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Restoring Last Parts Of NYC Subway Is The Hardest

Monday, November 26, 2012 - 04:43 PM

Salt-encrusted circuit board from a New York City subway tunnel. (Photo by Jim O'Grady.)

(New York, NY - WNYC) Seven of the eight subway tunnels flooded by Sandy are back in service. But New York City Transit president Tom Prendergast said it will probably be months before the authority finishes fixing the eighth tunnel, which carries the R train under the harbor between Brooklyn and Manhattan. He said the problem is with the tunnel's electrical systems, such as the switches that keep track of train locations.

"Electrical equipment doesn't like water for obvious reasons -- water is conductive," he told reporters at the Midtown headquarters of the NY Metropolitan Transportation Authority. "But salt water is very conductive and when salt water dries, it leaves salt, which is also conductive when it gets re-wet."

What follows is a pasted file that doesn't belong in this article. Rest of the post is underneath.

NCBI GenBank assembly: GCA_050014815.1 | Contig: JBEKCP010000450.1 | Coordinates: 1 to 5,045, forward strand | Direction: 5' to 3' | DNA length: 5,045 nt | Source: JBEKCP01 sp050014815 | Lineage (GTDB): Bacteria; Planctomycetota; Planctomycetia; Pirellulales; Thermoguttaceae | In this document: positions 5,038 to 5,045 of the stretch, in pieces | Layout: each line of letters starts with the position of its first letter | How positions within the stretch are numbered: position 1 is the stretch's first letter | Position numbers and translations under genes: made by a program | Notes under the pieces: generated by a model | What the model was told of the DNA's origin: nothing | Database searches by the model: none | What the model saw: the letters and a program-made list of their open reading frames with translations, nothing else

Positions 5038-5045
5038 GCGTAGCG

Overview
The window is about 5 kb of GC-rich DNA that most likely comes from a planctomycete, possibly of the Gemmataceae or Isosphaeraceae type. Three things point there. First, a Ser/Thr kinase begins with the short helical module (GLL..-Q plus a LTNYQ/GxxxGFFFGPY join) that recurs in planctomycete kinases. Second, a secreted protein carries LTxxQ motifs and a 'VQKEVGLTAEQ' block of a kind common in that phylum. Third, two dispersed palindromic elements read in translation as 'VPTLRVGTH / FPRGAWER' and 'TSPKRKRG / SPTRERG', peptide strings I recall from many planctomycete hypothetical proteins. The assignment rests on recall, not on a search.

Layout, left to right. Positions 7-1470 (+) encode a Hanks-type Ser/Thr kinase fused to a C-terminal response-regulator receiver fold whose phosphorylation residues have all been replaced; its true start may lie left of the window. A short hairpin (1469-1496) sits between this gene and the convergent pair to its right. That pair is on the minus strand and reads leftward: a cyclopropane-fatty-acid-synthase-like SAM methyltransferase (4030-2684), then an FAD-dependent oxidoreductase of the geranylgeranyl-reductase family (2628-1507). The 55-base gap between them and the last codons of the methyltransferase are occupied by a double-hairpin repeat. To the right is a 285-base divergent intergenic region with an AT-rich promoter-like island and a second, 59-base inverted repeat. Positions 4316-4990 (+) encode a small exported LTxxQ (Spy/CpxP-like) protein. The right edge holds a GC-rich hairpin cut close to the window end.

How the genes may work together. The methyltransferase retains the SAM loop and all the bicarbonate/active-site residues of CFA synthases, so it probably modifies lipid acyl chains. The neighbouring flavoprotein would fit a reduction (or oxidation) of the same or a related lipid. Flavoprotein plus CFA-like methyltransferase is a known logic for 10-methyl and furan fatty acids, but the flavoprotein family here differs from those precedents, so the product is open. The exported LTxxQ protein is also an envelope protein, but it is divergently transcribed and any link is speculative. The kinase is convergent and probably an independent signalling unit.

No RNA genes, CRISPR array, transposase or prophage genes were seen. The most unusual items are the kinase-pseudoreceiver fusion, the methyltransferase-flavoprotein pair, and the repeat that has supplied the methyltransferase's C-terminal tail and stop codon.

Prendergast said the authority does expect to get the R train running between 34th and Rector Streets--a normally busy stretch in Manhattan--within two weeks.

But he said the South Ferry subway station is also months away from re-opening. Sandy flooded that station to the ceiling, leaving little inside it untouched.

"You've got wall tiles that are down, you've got railings that are damaged," Prendergast said. "You've got possible damage behind wall surfaces, you've got electrical equipment in the form of elevators and escalators." (See a pic of drowning subway escalators here.) And as with the R train tunnel under the harbor, the station's electrical switches are coated in salt water and must be replaced.

The R train tunnel is one of the longest under-river crossings in the system and took more time to dry out, leaving more equipment damaged than in other tunnels.

A spokesman for New York Governor Andrew Cuomo said the MTA's price tag for damage caused by Sandy tops $5 billion.

(Click here to see what parts of the NYC subway system are still down.)

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